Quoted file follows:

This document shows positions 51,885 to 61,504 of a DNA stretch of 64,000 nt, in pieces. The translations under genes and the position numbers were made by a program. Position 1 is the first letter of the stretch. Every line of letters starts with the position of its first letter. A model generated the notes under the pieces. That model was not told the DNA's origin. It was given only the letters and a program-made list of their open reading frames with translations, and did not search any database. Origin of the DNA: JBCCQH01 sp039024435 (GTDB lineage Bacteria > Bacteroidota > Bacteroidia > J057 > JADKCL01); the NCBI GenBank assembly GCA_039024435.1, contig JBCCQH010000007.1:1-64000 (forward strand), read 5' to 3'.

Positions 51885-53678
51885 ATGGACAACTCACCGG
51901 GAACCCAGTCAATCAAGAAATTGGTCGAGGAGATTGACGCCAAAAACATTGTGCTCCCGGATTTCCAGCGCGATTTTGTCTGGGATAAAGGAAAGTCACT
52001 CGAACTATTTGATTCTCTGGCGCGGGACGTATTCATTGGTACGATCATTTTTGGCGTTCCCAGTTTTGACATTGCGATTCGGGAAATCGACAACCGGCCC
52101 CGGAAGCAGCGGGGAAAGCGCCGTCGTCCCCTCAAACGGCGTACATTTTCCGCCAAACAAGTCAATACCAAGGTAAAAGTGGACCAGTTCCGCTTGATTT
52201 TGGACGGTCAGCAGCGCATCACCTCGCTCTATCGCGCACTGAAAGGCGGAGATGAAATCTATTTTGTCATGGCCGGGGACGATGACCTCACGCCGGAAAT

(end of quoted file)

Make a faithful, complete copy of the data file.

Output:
This document shows positions 51,885 to 61,504 of a DNA stretch of 64,000 nt, in pieces. The translations under genes and the position numbers were made by a program. Position 1 is the first letter of the stretch. Every line of letters starts with the position of its first letter. A model generated the notes under the pieces. That model was not told the DNA's origin. It was given only the letters and a program-made list of their open reading frames with translations, and did not search any database. Origin of the DNA: JBCCQH01 sp039024435 (GTDB lineage Bacteria > Bacteroidota > Bacteroidia > J057 > JADKCL01); the NCBI GenBank assembly GCA_039024435.1, contig JBCCQH010000007.1:1-64000 (forward strand), read 5' to 3'.

Positions 51885-53678
51885 ATGGACAACTCACCGG
51901 GAACCCAGTCAATCAAGAAATTGGTCGAGGAGATTGACGCCAAAAACATTGTGCTCCCGGATTTCCAGCGCGATTTTGTCTGGGATAAAGGAAAGTCACT
52001 CGAACTATTTGATTCTCTGGCGCGGGACGTATTCATTGGTACGATCATTTTTGGCGTTCCCAGTTTTGACATTGCGATTCGGGAAATCGACAACCGGCCC
52101 CGGAAGCAGCGGGGAAAGCGCCGTCGTCCCCTCAAACGGCGTACATTTTCCGCCAAACAAGTCAATACCAAGGTAAAAGTGGACCAGTTCCGCTTGATTT
52201 TGGACGGTCAGCAGCGCATCACCTCGCTCTATCGCGCACTGAAAGGCGGAGATGAAATCTATTTTGTCATGGCCGGGGACGATGACCTCACGCCGGAAAT